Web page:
Hours and Location

4922 Lakeshore Drive
PO Box 389
Bolton Landing, NY 12814-0389
Phone: (518) 644-2233     Fax: (518)644-2234
Email the Director

Off-Season Hours
Labor Day through Mid-June

Monday Closed
Tuesday 10am to 6pm
Wednesday10am to 6pm
Thursday 10 a.m. to 8 p.m.
Friday 10am to 6pm
Saturday 10am to 4pm
Sunday Closed

Summer Hours
From Mid-June through Labor Day

Monday 10am to 8pm
Tuesday 10am to 8pm
Wednesday 10am to 8pm
Thursday 10am to 8pm
Friday 10am to 8pm
Saturday 10am to 4pm
Sunday Closed

Lots going on at the Bolton Free Library in the next few months…
  • Trivia Monday continues on September 9th, 23rd and October 7th, and 21st.
  • Our Book Club meets on Tuesday, September 17th to discuss Carnegie’s Maid by Marie Benedict
  • Voter Registration Drive on Tuesday, September 24th from 4 to 7pm
  • Mah Jong, Anyone? Sue Heusner and Judy Killeen will offer free Mah Jong lessons on Wednesdays – September 18, 25, and October 2 at 1pm. Beginners and lapsed players welcome.
  • Screening of the new independent documentary about Front Porch Forum”The Story of Vermont’s Quiet Digital Revolution” Wednesday, October 9th at 7pm – Helping Neighbors Connect, Front Porch Forum is a free community-building service in Vermont and parts of New York. Your neighborhood’s forum is only open to the people who live there. It’s all about helping neighbors connect.
  • Whatever Happened to My White Picket Fence – how do you rewrite your life’s script after you have suffered a massive brain tumor? Janet Johnson Schliff was an award-winning special education teacher for 25 years. But as her abilities began to fade away with no medical explanation, she suffered from OCD behaviors to wreaked havoc on her much-loved career…a massive brain tumor was discovered, and finally after brain surgery, the odd behaviors it caused that had ruled her life for years were gone, only to be replaced by a different set of life-long challenges due to her injured brain. Janet will be here to discuss her book and her life on Tuesday, October 15th at 7pm.

Library Book Club

Here are the books we will be reading for the next few months:

  • Carnegie’s Maid by Marie Benedict – Serving as a lady’s maid in the household of Andrew Carnegie requires skills she doesn’t have, answering to an icy mistress who rules her sons and her domain with an iron fist. What Clara does have is a resolve as strong as the steel Pittsburgh is becoming famous for, coupled with an uncanny understanding of business, and Andrew begins to rely on her. Revealing her past might ruin her future — and her family’s. With captivating insight and heart, Carnegie’s Maid tells the story of one brilliant woman who may have spurred Andrew Carnegie’s transformation from ruthless industrialist into the world’s first true philanthropist.
  • The Story of Arthur Truluv by Elizabeth Berg – For the past six months, Arthur Moses’s days have looked the same: He tends to his rose garden and to Gordon, his cat, then rides the bus to the cemetery to visit his beloved late wife for lunch. Moved by Arthur’s kindness and devotion, Maddy gives him the nickname “Truluv.” As Arthur’s neighbor Lucille moves into their orbit, the unlikely trio band together and, through heartache and hardships, help one another rediscover their own potential to start anew. Wonderfully written and full of profound observations about life, The Story of Arthur Truluv is a beautiful and moving novel of compassion in the face of loss, of the small acts that turn friends into family, and of the possibilities to achieve happiness at any age.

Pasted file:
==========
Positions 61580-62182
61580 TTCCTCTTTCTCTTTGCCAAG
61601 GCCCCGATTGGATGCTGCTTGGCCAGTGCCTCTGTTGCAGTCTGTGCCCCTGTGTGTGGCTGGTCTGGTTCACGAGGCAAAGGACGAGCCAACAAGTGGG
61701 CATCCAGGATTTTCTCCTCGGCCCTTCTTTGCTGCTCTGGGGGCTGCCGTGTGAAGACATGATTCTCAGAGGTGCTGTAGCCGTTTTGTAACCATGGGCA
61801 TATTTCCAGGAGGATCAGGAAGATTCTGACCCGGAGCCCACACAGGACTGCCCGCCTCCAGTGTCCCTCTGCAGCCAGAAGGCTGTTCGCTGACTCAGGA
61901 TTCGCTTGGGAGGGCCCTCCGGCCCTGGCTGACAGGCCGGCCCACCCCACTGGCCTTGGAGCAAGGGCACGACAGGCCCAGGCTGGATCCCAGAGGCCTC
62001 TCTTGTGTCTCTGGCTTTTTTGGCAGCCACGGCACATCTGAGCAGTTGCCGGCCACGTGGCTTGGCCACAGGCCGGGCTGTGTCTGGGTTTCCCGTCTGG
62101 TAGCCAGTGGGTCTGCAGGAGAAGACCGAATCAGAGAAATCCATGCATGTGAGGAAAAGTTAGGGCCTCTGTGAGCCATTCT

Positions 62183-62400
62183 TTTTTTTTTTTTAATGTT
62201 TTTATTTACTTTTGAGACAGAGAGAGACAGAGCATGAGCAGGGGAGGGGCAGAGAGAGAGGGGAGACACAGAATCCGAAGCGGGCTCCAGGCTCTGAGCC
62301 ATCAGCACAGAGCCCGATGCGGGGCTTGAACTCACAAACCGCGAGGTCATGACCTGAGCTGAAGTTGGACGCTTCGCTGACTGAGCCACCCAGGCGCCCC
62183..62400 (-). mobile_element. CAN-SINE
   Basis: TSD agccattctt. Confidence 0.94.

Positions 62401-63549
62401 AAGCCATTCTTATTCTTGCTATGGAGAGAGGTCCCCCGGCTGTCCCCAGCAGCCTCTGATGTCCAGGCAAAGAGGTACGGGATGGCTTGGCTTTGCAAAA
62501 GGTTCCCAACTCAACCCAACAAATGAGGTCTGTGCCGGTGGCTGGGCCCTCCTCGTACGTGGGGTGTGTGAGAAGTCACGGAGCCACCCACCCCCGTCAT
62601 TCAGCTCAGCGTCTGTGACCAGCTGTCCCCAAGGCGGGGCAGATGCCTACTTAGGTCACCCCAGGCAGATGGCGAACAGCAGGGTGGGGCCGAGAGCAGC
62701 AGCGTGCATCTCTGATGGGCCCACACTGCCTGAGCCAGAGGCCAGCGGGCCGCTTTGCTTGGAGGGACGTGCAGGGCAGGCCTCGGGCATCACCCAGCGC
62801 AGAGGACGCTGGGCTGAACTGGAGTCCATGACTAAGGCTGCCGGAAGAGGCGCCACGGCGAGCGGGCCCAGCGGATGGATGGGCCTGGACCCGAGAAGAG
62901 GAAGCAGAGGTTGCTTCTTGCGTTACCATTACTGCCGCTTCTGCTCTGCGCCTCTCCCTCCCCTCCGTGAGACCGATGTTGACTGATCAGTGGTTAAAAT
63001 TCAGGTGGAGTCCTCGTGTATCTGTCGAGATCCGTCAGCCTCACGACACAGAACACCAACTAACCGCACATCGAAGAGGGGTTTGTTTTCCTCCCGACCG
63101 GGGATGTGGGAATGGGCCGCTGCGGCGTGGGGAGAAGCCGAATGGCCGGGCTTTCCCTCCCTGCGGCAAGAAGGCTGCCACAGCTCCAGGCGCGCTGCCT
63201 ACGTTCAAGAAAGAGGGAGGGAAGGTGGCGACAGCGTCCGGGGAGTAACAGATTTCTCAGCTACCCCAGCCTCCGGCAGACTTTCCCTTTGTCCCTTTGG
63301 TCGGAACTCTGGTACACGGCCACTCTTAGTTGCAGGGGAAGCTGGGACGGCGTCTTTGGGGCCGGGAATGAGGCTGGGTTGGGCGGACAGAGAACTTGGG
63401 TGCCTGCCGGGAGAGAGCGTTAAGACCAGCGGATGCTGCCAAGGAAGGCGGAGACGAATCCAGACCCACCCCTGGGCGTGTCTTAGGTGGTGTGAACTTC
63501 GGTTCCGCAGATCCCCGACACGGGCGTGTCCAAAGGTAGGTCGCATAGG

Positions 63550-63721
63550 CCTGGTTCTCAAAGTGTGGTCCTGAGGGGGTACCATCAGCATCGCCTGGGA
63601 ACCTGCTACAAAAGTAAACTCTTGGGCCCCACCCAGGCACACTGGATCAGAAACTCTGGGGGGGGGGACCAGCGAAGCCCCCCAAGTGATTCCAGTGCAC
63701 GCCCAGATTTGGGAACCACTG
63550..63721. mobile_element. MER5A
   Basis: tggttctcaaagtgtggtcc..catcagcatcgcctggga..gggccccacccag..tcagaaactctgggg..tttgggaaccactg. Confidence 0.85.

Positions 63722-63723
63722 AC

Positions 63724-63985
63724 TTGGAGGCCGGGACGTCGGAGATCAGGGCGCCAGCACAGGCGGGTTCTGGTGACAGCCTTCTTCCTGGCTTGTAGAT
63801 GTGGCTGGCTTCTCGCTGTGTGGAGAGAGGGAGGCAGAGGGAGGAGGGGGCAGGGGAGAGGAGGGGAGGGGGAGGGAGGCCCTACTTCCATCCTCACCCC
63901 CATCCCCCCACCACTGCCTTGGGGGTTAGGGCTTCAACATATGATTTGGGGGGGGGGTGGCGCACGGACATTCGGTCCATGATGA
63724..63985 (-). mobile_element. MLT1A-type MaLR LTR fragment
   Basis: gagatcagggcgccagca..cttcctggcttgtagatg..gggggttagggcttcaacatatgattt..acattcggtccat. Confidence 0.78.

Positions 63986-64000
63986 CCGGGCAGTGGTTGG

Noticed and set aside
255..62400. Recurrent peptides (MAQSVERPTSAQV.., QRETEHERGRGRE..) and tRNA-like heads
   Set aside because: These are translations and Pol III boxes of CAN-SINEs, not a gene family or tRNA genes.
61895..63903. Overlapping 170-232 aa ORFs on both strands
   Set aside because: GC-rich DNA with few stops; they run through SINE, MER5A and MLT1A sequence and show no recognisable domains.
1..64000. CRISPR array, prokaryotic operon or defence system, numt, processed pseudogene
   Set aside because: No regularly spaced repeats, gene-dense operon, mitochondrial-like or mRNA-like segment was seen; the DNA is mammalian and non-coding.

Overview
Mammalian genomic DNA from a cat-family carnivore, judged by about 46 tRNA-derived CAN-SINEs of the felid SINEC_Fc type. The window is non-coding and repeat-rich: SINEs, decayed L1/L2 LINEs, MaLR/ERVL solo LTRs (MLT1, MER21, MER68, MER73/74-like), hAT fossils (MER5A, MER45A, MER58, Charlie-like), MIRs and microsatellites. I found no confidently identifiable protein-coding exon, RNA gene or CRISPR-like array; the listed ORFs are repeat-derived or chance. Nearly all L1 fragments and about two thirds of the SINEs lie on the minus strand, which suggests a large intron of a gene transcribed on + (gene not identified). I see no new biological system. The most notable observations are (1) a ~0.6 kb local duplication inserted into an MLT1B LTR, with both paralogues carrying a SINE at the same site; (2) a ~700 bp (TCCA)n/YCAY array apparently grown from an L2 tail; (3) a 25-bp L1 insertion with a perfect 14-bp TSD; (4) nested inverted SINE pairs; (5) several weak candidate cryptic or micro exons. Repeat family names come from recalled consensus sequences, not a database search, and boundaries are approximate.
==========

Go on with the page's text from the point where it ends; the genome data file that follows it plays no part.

• Killers of the Flower Moon by David Grann – In the 1920s, the richest people per capita in the world were members of the Osage Indian nation in Oklahoma. After oil was discovered beneath their land, they rode in chauffeured automobiles, built mansions, and sent their children to study in Europe. Then, one by one, the Osage began to be killed off. And it was just the beginning, as more and more members of the tribe began to die under mysterious circumstances. In this last remnant of the Wild West—where oilmen like J. Getty made their fortunes and where desperadoes like Al Spencer, the “Phantom Terror,” roamed—many of those who dared to investigate the killings were themselves murdered. Together with the Osage, they began to expose one of the most chilling conspiracies in American history. In Killers of the Flower Moon, David Grann revisits a shocking series of crimes in which dozens of people were murdered in cold blood. But more than that, it is a searing indictment of the callousness and prejudice toward American Indians that allowed the murderers to operate with impunity for so long. Killers of the Flower Moon is utterly compelling, but also emotionally devastating.
  • Winter Sisters by Robin Oliveira – New York, 1879: An epic blizzard descends on Albany, devastating the city. When the snow finally settles, two newly orphaned girls are missing. Determined not to give up hope, Dr. Mary Sutter, a former Civil War surgeon, searches for the two sisters. When what happened to them is finally revealed, Dr. Sutter must fight the most powerful of Albany’s citizens, risking personal and public danger as she seeks to protect the fragile, putting at risk loves and lives in her quest to right unimaginable wrongs. As contemporary as it is historic, Winter Sisters is part gripping thriller, part family saga, and ultimately a story of trauma and resilience that explores the tremendous good and unspeakable evil of which humans are capable.